Hemp Inc.’s new product makes oil drilling a bit more eco-friendly 

click to enlarge Bruce Perlowin is using hemp to do everything from cleaning up the fossil fuel industry to helping veterans heal. - CMW MEDIA
  • CMW Media
  • Bruce Perlowin is using hemp to do everything from cleaning up the fossil fuel industry to helping veterans heal.
‘Eco-friendly oil drilling” may sound like an oxymoronic ad slogan cooked up in a BP marketing meeting, but a new product from Hemp Inc., a North Carolina-based company, does show promise in making the process a little greener.

The company’s subsidiary, Industrial Hemp Manufacturing, LLC, finalized an exclusive deal last month with Quadco, LLC, a leading provider of products, equipment and services for the Alaskan oil and gas industry, to distribute their new kenaf- (a fibrous plant) and hemp-derived well drilling product, DrillWall.

DrillWall is known as a loss circulation material (LCM), and is used in oil and gas well drilling to seal the hole around the drill bit to prevent the drilling lubricant, known in the industry as “mud,” from leaking into fissures or other porous formations in the earth around the drill hole. DrillWall is a first-of-its-kind LCM made from the cores of kenaf and hemp plants. It’s biodegradable, insoluble in water and nontoxic to humans.

“We look forward to working with [Quadco] to provide an environmentally friendly solution for seepage and loss circulation control in Alaska,” says Industrial Hemp Manufacturing COO David Schmitt in a press release. According to the Institute of Social and Economic Research at the University of Alaska Anchorage, when the spending of state revenues from oil production is taken into account, the oil industry accounts for roughly half of the state’s economy.

The LCMs typically used in the industry today, Hemp Inc. CEO Bruce Perlowin explains, can basically be separated into low-end LCMs using natural materials (e.g., ground-up newspaper, walnut shells, tree bark or sawdust) and expensive, high-end, synthetic LCMs consisting of chemical resins and epoxies. DrillWall, however, is one of only two high-end, all-natural LCMs produced around the globe.

“You never know what you’re going to drill into, and if any of the cracks and fissures [around the drill hole] connect to an aquifer, and you’re using these chemical resins and epoxies, that aquifer is going to get polluted,” says Perlowin. “That stuff is poison. You don’t even want it on your skin — let alone in your drinking water. But kenaf won’t hurt you; hemp won’t hurt you.”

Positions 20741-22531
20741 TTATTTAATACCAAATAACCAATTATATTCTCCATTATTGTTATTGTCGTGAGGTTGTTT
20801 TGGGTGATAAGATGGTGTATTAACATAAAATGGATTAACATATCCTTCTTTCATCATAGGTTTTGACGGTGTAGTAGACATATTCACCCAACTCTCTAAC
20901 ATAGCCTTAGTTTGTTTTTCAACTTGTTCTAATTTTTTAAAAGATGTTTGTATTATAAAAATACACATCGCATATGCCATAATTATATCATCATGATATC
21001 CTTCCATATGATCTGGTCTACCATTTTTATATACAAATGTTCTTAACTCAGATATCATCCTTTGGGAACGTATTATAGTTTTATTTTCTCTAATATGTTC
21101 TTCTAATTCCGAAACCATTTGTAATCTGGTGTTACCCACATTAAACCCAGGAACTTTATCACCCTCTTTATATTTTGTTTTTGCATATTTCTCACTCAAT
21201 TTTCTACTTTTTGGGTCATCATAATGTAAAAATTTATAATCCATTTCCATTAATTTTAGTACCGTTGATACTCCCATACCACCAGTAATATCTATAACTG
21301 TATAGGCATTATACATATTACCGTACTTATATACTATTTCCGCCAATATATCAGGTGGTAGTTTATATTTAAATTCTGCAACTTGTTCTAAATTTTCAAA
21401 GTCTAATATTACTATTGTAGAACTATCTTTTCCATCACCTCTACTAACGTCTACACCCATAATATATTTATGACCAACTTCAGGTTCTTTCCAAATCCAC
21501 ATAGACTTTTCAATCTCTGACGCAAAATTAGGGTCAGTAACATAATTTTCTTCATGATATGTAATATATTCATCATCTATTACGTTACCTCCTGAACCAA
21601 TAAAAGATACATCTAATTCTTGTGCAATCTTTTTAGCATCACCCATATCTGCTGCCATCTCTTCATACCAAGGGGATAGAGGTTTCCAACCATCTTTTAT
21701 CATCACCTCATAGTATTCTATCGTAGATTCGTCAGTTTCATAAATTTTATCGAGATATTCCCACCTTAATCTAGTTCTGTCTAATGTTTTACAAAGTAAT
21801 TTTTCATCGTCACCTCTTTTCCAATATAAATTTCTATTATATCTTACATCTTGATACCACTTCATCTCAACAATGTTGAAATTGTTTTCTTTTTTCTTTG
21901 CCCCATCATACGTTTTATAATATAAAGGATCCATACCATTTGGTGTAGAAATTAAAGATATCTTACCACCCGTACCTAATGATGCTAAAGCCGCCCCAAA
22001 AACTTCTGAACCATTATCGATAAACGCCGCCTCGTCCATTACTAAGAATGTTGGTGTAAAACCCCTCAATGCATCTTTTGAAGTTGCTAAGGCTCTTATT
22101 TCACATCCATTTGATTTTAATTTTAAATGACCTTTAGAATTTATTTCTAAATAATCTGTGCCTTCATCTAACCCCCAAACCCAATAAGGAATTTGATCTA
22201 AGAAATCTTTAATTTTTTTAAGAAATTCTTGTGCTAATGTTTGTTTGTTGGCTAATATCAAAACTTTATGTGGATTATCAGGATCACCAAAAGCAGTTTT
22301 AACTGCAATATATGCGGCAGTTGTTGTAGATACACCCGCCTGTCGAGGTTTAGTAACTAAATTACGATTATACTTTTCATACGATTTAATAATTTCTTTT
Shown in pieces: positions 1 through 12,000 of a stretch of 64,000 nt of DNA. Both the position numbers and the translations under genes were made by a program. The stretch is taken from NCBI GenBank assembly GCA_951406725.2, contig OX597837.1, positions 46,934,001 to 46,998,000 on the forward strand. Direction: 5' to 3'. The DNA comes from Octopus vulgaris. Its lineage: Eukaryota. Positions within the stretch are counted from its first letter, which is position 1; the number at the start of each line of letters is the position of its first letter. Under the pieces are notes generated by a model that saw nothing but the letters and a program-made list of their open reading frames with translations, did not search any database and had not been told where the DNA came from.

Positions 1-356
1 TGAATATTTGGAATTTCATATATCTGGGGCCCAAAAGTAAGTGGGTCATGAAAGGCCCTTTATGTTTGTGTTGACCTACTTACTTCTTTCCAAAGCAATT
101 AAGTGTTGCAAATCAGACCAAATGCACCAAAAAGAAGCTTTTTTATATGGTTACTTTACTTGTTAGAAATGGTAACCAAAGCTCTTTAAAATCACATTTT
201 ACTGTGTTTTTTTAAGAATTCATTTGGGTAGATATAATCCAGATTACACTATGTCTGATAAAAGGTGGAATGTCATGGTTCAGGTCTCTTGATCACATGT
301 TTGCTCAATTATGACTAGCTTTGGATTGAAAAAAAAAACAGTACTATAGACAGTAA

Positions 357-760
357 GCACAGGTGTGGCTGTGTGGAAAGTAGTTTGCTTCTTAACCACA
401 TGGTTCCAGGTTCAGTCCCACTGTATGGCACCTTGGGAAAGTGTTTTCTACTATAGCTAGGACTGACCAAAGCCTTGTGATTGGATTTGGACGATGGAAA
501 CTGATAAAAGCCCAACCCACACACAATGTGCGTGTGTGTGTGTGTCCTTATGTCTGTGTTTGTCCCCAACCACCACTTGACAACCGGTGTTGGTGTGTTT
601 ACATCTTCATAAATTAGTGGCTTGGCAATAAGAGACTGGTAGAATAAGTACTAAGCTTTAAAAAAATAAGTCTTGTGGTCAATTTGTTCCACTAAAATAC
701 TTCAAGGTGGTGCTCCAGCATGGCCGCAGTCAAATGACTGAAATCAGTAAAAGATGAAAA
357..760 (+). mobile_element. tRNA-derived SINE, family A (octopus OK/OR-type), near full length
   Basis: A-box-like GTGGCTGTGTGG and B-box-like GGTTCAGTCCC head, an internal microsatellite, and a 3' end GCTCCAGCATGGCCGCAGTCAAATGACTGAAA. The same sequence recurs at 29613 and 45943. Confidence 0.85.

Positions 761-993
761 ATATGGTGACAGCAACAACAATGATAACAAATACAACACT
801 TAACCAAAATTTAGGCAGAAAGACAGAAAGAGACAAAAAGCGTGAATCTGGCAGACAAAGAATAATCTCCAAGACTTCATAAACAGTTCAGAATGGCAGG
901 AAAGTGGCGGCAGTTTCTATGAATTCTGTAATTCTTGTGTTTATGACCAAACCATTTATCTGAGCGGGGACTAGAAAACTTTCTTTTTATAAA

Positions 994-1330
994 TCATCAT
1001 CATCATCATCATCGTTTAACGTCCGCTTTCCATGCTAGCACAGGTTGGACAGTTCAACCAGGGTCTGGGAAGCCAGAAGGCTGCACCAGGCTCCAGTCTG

Perlowin says they came up with the idea for DrillWall at Hemp Inc. after coming across a study conducted by the U.S. Department of the Navy that revealed kenaf to be one of the most absorbent plant fibers — and hemp is right behind it. Their powers combined created a drilling fluid capable of outperforming its chemical competitors that even Captain Planet would approve of.

Perlowin says, “It’s such a green solution for the drilling industry it’s not even funny.”

On top of working faster, better and cleaner, at $1.75 to $3 per pound, DrillWall is also several times cheaper than most synthetic LCMs, which typically range from $9 to $12 per pound, Perlowin says.
Right now, Hemp Inc. only has long-term contracts to supply Quadco and another distributor in Texas, but many of the biggest names in the global oil and gas industry have already purchased samples of DrillWall for testing, including Saudi Aramco, the Kuwait Oil Company, Pemex (Mexico), Petrobras (Brazil), ConocoPhillips, and about a half-dozen other companies, which makes Perlowin excited and optimistic for his company’s future in the oil and gas industry. Given the feedback they’ve already gotten from oil companies, he says Industrial Hemp Manufacturing is expanding its DrillWall production capacity.

He says, “In 12 to 24 months, we’ll be manufacturing it 24/7, three shifts a day.”

“Once they see the product, once they test it, they’ll want it,” Perlowin says. “Now that they know that we’re out there, we’ll be all over the place.”

Getting DrillWall onto the market is just one way Perlowin says he and his team at Hemp Inc. are utilizing the power of Mother Nature to clean up the fossil fuel industry. The company produces another kenaf- and hemp-based product called Spill-Be-Gone, which was used to help clean up the oil spill in the Gulf of Mexico after the BP Deepwater Horizon offshore oil rig exploded in 2010.

In addition to being a good steward of the environment, Perlowin says his other mission is caring for his fellow man.

Hemp Inc. partners with a Veterans Village Kins Community in Arizona to grow hemp and produce CBD products. According to Perlowin, a 500-acre community will be designed to provide holistic healing to veterans with physical disabilities, alcohol and drug addiction, PTSD and other psychological conditions while training them in various facets of the emerging hemp industry.

“Giving veterans and other Americans a place to learn new skills and take part in this multi-billion-dollar hemp CBD market is very exciting,” Perlowin says in a press release. “It’s a big part of our mission to give back.”

The Kins Community is also in the final stages of installing and activating the necessary infrastructure to take the entire community off-grid and run it on wind and solar power. Perlowin says Hemp Inc. is “aggressively scouting” locations to set up similar eco-villages in other states, including North Carolina, South Carolina, Florida, Georgia, Kentucky, Tennessee and West Virginia.


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